Cameron's crackdown on immigrant housing is nothing to do with merit

We can't have immigrants "turning up" and "expecting" anything, can we?

David Cameron's crackdown on immigrants' access to social housing is to be announced, on Monday, with a lavish amount of inference and connotation. You won't hear the words "deserving" or "undeserving", but they'll be lurking round the edges all the same.

The new plan, he will say, will stop "any expectation" new migrants "can expect" the British taxpayer to "give them a home on arrival". It will stop someone "turning up" and "immediately gaining access" to social housing. Let's reorganise the system, he will apparently be saying, in terms of merit. But we are unlikely to hear him actually articulate the phrase, because this plan of his will do precisely the opposite.

The new proposals will make a social housing applicant from another country wait two to five years before going on a waiting list, regardless of how much they need it. In short, the plan is to take material need (the normal measure of whether or not someone deserves social housing) out of the equation.

That's why the announcement will rely so heavily on suggestion - a social housing process that is quick and easy - which you can "turn up" to - an immigrant who is "expecting" things (people who "expect" things always expect more than they deserve).

But getting social housing is always a long and difficult process, and often more so for immigrants. A Labour source told the Guardian that:

many councils already used existing powers to limit the access of immigrants to social housing.

The source said that 95% of immigrants lived in private rented accommodation, often of low quality. The greater problem was that employers often lured immigrants to this country by offering them places in low-grade houses, charging them extortionate rent, and then paying them unreasonably low wages that undercut the rate for local workers.

The plan will have an exception - Britons who have had to move for family or work reasons - but as Gaby Hisliff tweeted earlier today:

The Bishop of Dudley puts it best in today's Observer:

The tone of the current debate suggests that it is better for 10 people with a legitimate reason for coming to this country to be refused entry than for one person to get in who has no good cause. It is wholly disproportionate as a response. It is especially galling in Holy Week, when Christians are remembering how Jesus himself became the scapegoat in a political battle, to see politicians vying with each other in just such a process.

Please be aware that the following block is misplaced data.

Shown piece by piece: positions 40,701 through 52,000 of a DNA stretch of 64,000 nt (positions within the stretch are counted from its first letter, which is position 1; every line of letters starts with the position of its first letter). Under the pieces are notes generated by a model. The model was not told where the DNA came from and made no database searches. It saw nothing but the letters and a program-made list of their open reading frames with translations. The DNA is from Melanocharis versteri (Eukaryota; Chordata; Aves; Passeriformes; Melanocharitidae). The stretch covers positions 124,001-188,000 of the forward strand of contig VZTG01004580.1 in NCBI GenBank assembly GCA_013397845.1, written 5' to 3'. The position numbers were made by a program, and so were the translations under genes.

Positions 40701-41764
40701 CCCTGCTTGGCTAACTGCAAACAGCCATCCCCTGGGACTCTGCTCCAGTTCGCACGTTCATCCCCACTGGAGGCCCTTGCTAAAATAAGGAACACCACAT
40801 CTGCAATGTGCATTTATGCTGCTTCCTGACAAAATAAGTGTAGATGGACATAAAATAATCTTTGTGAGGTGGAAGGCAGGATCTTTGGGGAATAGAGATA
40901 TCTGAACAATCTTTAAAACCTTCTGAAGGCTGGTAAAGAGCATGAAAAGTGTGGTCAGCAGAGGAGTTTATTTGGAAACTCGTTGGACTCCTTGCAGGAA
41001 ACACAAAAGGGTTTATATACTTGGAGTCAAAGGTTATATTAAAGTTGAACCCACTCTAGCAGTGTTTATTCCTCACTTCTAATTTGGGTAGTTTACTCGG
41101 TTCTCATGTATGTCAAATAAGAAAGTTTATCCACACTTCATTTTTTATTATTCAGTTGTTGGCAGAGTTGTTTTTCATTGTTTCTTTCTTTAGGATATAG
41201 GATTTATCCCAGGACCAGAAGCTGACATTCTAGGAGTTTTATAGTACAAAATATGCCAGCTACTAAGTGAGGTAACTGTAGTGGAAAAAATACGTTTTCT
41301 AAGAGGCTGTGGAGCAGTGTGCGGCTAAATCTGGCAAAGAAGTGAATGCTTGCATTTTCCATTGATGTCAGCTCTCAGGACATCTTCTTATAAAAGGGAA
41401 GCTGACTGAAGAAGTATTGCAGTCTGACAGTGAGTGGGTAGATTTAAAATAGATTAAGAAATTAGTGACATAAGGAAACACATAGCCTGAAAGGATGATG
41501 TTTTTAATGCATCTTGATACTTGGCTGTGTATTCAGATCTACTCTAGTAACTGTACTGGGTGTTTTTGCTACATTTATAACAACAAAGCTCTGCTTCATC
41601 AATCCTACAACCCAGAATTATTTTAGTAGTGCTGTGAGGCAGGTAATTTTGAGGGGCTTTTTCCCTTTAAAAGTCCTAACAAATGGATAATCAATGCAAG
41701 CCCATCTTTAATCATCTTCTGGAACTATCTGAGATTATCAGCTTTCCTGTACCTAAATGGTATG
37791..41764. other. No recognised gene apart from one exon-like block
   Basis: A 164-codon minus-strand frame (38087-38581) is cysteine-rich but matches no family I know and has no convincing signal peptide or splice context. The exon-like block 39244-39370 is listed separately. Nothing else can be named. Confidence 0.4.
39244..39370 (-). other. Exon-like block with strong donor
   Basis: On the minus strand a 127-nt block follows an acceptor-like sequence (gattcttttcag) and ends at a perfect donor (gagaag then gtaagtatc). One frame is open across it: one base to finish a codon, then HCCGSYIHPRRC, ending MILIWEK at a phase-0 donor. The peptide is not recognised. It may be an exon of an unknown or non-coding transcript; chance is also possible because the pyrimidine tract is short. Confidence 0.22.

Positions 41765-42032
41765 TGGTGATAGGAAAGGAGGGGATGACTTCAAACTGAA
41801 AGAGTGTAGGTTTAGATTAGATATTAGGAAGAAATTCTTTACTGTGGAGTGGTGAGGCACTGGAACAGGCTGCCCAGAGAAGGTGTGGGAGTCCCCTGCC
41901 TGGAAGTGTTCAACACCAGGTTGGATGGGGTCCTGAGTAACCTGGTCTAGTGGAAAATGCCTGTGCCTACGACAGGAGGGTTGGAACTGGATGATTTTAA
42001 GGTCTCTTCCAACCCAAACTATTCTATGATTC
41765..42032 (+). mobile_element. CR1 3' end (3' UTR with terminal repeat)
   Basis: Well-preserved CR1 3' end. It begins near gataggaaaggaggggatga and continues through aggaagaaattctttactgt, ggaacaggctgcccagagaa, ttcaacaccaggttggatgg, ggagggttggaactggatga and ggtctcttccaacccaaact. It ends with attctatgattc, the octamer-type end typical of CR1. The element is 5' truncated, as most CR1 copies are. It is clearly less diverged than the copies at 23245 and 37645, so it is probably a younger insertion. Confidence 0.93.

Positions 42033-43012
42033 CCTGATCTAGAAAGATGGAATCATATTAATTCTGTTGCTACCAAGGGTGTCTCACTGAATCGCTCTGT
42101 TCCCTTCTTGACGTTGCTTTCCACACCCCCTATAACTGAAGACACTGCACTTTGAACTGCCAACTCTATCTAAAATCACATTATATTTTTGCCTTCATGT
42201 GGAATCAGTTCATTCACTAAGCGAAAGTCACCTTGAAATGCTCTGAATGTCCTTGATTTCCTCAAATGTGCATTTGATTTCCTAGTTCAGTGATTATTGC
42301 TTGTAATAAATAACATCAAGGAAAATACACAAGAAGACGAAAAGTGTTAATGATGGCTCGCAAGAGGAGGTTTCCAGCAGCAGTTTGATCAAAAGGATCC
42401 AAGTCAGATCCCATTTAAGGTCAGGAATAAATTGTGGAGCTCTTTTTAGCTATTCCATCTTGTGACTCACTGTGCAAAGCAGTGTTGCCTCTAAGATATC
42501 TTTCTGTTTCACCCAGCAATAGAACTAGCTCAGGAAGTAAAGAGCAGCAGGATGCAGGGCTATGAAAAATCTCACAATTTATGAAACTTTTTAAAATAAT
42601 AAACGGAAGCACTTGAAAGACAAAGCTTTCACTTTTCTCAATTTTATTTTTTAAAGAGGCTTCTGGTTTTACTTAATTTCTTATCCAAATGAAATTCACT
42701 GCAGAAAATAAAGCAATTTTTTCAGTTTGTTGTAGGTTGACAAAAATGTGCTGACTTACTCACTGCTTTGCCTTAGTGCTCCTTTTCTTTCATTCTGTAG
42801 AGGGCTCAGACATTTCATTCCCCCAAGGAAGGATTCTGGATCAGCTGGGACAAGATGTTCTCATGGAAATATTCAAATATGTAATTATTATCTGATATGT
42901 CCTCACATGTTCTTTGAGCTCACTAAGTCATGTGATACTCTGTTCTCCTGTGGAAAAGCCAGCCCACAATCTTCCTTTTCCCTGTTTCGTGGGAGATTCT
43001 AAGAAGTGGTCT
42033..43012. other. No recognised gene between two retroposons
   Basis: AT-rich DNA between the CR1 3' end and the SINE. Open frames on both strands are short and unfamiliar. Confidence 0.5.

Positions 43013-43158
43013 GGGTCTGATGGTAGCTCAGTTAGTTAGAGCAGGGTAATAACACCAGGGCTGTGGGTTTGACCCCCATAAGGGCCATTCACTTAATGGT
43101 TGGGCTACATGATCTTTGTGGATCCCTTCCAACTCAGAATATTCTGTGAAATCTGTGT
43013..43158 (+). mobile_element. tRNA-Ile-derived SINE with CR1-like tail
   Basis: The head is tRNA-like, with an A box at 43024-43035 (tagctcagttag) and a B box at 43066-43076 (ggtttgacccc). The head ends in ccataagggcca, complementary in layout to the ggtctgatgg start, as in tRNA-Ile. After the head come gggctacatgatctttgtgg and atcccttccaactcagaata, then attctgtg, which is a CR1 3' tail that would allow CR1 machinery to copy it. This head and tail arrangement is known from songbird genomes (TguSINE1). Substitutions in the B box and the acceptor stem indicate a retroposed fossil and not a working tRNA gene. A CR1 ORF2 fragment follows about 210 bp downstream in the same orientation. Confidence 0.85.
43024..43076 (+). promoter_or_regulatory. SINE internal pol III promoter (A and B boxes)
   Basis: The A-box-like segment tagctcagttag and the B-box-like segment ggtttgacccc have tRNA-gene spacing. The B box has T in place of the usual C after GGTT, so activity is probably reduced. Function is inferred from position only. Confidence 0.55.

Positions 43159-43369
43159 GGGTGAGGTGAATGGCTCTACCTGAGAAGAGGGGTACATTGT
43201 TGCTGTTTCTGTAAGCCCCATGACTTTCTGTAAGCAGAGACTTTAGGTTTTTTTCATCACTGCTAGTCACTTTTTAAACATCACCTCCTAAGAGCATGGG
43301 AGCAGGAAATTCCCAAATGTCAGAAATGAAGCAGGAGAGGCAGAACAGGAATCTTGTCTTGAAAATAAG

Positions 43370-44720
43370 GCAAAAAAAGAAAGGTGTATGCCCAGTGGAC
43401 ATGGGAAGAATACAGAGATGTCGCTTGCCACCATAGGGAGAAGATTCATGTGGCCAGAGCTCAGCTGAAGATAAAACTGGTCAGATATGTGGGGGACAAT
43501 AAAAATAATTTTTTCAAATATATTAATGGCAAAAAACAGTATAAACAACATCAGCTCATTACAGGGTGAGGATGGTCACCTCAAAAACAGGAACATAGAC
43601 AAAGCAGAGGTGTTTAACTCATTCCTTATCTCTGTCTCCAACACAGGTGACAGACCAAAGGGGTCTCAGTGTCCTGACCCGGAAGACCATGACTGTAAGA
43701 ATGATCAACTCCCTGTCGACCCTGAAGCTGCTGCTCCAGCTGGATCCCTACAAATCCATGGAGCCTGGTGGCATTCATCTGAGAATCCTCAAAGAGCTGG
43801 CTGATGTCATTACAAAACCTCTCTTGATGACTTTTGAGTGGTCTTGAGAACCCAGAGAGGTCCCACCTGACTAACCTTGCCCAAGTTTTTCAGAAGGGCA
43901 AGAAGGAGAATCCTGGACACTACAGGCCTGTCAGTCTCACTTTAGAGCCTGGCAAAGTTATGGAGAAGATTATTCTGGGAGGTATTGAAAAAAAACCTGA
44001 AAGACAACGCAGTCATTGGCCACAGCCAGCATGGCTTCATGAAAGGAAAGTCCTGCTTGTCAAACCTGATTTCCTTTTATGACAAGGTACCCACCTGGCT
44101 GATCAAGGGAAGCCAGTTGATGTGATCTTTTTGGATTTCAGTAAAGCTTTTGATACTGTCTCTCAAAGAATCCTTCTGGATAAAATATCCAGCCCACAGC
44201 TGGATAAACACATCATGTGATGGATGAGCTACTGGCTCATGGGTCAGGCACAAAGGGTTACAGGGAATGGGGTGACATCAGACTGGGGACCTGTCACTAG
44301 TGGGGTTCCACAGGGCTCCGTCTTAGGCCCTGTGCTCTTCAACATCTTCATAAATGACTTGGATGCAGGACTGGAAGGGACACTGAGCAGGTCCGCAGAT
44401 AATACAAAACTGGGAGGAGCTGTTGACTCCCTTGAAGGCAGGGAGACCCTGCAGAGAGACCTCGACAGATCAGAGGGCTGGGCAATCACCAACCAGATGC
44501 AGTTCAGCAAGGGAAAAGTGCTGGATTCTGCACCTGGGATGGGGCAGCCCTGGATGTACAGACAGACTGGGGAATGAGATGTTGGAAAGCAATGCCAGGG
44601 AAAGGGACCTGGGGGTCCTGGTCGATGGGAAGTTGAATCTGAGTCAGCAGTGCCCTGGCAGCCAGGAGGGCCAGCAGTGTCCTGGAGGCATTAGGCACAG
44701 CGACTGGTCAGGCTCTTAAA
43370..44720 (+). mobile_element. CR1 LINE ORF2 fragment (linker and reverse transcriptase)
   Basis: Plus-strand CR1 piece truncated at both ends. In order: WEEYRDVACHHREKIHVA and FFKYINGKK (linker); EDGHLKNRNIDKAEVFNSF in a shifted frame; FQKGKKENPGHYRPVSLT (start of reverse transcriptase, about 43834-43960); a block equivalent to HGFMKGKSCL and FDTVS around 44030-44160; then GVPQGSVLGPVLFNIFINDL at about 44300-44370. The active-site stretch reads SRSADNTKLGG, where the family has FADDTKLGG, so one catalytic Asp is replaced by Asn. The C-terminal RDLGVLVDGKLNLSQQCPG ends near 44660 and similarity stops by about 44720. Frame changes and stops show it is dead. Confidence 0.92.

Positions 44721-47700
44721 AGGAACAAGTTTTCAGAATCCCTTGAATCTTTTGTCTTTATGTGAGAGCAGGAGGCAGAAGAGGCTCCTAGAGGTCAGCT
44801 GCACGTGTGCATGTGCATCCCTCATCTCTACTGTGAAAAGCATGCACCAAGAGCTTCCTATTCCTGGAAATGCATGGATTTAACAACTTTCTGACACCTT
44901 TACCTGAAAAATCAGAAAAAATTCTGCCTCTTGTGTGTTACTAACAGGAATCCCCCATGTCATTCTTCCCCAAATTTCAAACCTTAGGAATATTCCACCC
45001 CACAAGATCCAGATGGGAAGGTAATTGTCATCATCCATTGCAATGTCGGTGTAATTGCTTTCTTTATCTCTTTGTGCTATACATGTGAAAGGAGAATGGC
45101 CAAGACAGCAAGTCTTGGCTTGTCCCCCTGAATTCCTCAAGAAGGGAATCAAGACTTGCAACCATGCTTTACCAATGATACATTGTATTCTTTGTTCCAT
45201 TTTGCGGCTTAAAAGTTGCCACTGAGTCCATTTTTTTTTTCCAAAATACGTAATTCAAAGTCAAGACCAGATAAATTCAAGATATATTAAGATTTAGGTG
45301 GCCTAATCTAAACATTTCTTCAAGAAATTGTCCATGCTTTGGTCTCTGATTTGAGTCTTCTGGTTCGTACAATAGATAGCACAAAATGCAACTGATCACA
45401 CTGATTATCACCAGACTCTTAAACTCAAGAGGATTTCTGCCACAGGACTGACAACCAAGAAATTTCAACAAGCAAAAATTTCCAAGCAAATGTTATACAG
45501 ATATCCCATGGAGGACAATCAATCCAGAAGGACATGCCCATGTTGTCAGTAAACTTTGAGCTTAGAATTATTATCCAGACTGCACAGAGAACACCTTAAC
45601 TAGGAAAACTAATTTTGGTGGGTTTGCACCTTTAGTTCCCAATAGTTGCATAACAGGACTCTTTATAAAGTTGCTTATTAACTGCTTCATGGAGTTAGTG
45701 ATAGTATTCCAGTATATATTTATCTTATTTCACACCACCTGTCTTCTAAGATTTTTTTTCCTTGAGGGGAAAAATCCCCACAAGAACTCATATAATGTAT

He adds:

Studies show that the vast majority of new arrivals to the UK enhance and enrich our society, both economically and culturally. The true threats to our national wellbeing lie not with those who come to visit or make their lives here but with the increasing gap between the rich and poor among us.

But the extra appeal almost misses the point. Our welfare system should not be there to provide only for those who we think will "enrich our society", but for those who deserve it - which simply means those who need it most.

Cameron will announce a change to social housing policy for immigrants. Photograph: Getty Images

Martha Gill writes the weekly Irrational Animals column. You can follow her on Twitter here: @Martha_Gill.

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A new German law wants to force mothers to reveal their child’s biological father

The so-called “milkmen’s kids law” would seek protection for men who feel they have been duped into raising children they believe are not biologically theirs – at the expense of women’s rights.

The German press call them “Kuckuckskinder”, which translates literally as “cuckoo children” – parasite offspring being raised by an unsuspecting innocent, alien creatures growing fat at the expense of the host species’ own kind. The British press have opted for the more Benny Hill-esque “milkmen’s kids”, prompting images of bored Seventies housewives answering the door in negligées before inviting Robin Asquith lookalikes up to their suburban boudoirs. Nine months later their henpecked husbands are presented with bawling brats and the poor sods remain none the wiser.

Neither image is particularly flattering to the children involved, but then who cares about them? This is a story about men, women and the redressing of a legal – or is it biological? – injustice. The children are incidental.

This week German Justice Minister Heiko Maas introduced a proposal aimed at to providing greater legal protection for “Scheinväter” – men who are duped into raising children whom they falsely believe to be biologically theirs. This is in response to a 2015 case in which Germany’s highest court ruled that a woman who had told her ex-husband that her child may have been conceived with another man could not be compelled to name the latter. This would, the court decided, be an infringement of the woman’s right to privacy. Nonetheless, the decision was seen to highlight the need for further legislation to clarify and strengthen the position of the Scheinvater.